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  1. dflanmod is offline
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    Welterweight

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    Posted On:
    11/02/2011 10:23am

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     Style: BJJ

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    Quote Originally Posted by cualltaigh View Post
    So what throws did you learn and did it vary much from gym to gym?
    The throws were pretty much the same from gym to gym. I could'nt tell you the names because they never taught us the names. If they taught us the names they might have to use judo terminology, (horrors no).
    But we would learn single and double leg take downs, several different variations of hip throws and some foot sweeps. But like I said, they never taught/told us the names of the throws. (Sucks).
  2. KO'd N DOA is offline

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    Posted On:
    11/02/2011 11:28am


     Style: Judo Sandbagger

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    Having trained off and on in the JJ, BJJ, and Judo I might comment a bit based on my own experiences.

    The JJ styles I know are mostly compliant driven with having a judo type competition, usually because of cross pollination of the arts. When Judoka attend they usually win. Only a few BJJ have cross trained, but none of advanced white or blue belt, so they blend in.

    The judo focuses on standing, but with the turning in of the backs for the shoulder throws, the BJJ guys who cross-train are always jumping the back - getting called for it - and then profusely complaining about it. BJJ guys hate being told to stand straight, as it seems counterintuitive. The higher level Judoka throw them anyways.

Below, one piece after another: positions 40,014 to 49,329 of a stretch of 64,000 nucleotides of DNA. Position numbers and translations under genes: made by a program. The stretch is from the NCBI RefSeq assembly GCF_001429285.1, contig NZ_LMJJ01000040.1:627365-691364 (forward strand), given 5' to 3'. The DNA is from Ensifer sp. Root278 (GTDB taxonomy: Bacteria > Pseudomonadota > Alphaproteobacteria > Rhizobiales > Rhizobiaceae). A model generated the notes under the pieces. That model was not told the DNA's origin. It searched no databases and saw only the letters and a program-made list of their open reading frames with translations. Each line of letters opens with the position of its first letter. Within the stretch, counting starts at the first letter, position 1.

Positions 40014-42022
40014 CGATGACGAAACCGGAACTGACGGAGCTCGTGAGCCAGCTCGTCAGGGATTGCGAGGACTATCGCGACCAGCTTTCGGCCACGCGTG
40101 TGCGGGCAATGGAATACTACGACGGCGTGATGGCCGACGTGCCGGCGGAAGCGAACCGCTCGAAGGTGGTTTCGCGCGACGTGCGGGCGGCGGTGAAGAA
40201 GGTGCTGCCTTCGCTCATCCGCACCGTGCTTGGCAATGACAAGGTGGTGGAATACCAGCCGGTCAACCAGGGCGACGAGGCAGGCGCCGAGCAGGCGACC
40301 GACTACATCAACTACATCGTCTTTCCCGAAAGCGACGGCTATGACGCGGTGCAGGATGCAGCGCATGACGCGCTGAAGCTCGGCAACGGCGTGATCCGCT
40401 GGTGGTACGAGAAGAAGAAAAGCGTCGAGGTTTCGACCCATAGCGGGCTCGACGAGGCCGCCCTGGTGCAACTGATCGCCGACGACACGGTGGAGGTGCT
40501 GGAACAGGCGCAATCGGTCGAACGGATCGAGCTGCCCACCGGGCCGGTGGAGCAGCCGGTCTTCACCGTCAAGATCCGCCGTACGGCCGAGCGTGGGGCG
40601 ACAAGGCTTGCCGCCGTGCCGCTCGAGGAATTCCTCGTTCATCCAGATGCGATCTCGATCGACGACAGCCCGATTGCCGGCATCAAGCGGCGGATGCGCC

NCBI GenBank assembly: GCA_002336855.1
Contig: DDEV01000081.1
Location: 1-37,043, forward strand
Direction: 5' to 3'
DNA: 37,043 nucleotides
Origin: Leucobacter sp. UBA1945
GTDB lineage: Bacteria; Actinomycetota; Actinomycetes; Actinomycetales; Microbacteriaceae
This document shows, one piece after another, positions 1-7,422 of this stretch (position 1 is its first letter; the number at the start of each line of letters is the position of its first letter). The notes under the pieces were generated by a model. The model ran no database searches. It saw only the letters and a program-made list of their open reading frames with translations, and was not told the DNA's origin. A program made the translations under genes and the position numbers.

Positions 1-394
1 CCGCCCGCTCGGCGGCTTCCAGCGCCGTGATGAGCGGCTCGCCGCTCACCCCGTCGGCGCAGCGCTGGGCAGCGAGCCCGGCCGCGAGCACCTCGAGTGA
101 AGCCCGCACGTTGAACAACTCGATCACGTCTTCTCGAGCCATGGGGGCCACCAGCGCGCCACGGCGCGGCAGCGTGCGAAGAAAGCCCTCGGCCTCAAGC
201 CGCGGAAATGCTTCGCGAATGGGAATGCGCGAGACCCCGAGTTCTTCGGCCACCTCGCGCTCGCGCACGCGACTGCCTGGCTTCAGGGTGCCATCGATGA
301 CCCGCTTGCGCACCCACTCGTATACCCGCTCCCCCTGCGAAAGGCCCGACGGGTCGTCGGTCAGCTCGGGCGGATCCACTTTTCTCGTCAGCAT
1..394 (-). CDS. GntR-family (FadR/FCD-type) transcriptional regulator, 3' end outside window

Groundfighting is similar, but JJ spends but a fraction of time on it. My judo club spends more 30% on it, and is fun because of all the BJJ guys who come to place an emphasis on their standup game. Almost everyone who comes to Judo now, has some BJJ experience, even if only a few classes. During training, open rolling is allowed and it 'degenerates' into a more BJJ type roll. Yet for more competition training, BJJers are always called for stalling. No leg locks, however but JJ and BJJ train and permit at higher levels.

    BJJ clubs that I trained at or with people from, have profs. who are Judo Brown belts, and have a decidedly differnt slant, and they say so. Most of the time it is groundwork.

    JJ has a more self defence orientation, even some weapons. Never seen a specific self defence in Judo, and a couple of times in BJJ we did some simple strategy sessions - due to requests from students.
  3. WhiteShark is offline
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    1% Shark is better than you.

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    Posted On:
    11/02/2011 12:39pm

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     Style: BJJ/Shidokan

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    Hell yeah! Hell no!
    The guard breaking mentioned earlier is interesting and something I had forgotten. Most of the JJ or Judo guys that I've rolled with have trouble breaking a high closed guard or they break it in ways that really open them selves up to counters. Like immediately standing up.
  4. cualltaigh is offline
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    Posted On:
    11/02/2011 3:12pm


     Style: BJJ, MMA, JJJ

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    Hell yeah! Hell no!
    Quote Originally Posted by dflanmod View Post
    The throws were pretty much the same from gym to gym. I could'nt tell you the names because they never taught us the names. If they taught us the names they might have to use judo terminology, (horrors no).
    But we would learn single and double leg take downs, several different variations of hip throws and some foot sweeps. But like I said, they never taught/told us the names of the throws. (Sucks).